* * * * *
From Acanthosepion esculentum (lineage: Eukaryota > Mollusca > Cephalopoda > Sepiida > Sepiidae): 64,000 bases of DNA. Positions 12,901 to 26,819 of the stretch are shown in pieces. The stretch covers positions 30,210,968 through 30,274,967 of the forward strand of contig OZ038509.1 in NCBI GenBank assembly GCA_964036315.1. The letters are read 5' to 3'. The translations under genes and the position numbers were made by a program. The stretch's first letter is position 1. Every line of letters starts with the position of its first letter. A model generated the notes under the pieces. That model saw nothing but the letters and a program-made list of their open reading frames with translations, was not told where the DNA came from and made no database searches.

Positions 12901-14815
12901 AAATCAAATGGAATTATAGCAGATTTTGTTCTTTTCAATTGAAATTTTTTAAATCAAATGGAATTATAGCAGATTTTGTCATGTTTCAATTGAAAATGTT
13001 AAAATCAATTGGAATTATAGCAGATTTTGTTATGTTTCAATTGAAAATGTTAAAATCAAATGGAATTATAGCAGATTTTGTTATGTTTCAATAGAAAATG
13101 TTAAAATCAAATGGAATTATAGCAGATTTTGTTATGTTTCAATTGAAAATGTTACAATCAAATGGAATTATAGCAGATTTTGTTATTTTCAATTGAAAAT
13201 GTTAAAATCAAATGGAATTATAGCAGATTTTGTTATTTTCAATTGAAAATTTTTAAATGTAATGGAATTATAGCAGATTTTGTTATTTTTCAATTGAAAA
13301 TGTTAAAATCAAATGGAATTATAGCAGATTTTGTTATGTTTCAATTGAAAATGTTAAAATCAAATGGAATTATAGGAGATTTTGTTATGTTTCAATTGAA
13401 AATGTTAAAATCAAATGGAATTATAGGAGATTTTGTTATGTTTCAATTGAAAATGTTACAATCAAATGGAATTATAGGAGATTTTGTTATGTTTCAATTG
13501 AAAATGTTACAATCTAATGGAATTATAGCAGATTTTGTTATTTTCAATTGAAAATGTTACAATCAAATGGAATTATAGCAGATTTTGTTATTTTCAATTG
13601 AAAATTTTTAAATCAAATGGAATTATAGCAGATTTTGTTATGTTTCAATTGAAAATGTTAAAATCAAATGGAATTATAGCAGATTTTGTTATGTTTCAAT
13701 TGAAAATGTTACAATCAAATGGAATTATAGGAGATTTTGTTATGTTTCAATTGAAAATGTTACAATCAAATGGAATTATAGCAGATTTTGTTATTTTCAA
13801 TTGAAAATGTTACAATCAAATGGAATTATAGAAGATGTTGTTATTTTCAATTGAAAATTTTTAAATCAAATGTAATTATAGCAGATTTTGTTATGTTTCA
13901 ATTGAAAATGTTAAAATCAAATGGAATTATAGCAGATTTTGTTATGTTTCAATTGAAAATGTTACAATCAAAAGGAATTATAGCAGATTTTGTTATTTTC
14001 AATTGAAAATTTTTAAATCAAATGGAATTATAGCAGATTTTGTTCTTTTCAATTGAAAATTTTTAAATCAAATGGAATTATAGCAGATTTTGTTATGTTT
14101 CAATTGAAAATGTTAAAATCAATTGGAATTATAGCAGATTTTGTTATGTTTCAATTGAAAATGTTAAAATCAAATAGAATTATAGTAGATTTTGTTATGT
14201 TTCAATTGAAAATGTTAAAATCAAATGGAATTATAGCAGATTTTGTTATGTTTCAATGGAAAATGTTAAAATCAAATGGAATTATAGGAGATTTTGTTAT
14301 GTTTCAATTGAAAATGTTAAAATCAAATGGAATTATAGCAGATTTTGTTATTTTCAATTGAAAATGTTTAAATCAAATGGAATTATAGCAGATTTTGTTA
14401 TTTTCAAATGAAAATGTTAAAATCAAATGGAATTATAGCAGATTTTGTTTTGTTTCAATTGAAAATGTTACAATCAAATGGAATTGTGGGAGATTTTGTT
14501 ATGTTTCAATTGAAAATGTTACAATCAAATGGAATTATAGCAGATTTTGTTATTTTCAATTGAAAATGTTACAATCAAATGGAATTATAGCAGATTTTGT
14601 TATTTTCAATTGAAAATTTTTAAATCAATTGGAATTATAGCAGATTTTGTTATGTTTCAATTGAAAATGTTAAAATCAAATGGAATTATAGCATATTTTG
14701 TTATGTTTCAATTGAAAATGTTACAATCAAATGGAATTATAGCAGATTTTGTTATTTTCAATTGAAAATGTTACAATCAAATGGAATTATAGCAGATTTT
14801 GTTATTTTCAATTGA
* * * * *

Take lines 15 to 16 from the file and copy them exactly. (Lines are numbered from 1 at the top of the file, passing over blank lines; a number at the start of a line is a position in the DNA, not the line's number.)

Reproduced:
14101 CAATTGAAAATGTTAAAATCAATTGGAATTATAGCAGATTTTGTTATGTTTCAATTGAAAATGTTAAAATCAAATAGAATTATAGTAGATTTTGTTATGT
14201 TTCAATTGAAAATGTTAAAATCAAATGGAATTATAGCAGATTTTGTTATGTTTCAATGGAAAATGTTAAAATCAAATGGAATTATAGGAGATTTTGTTAT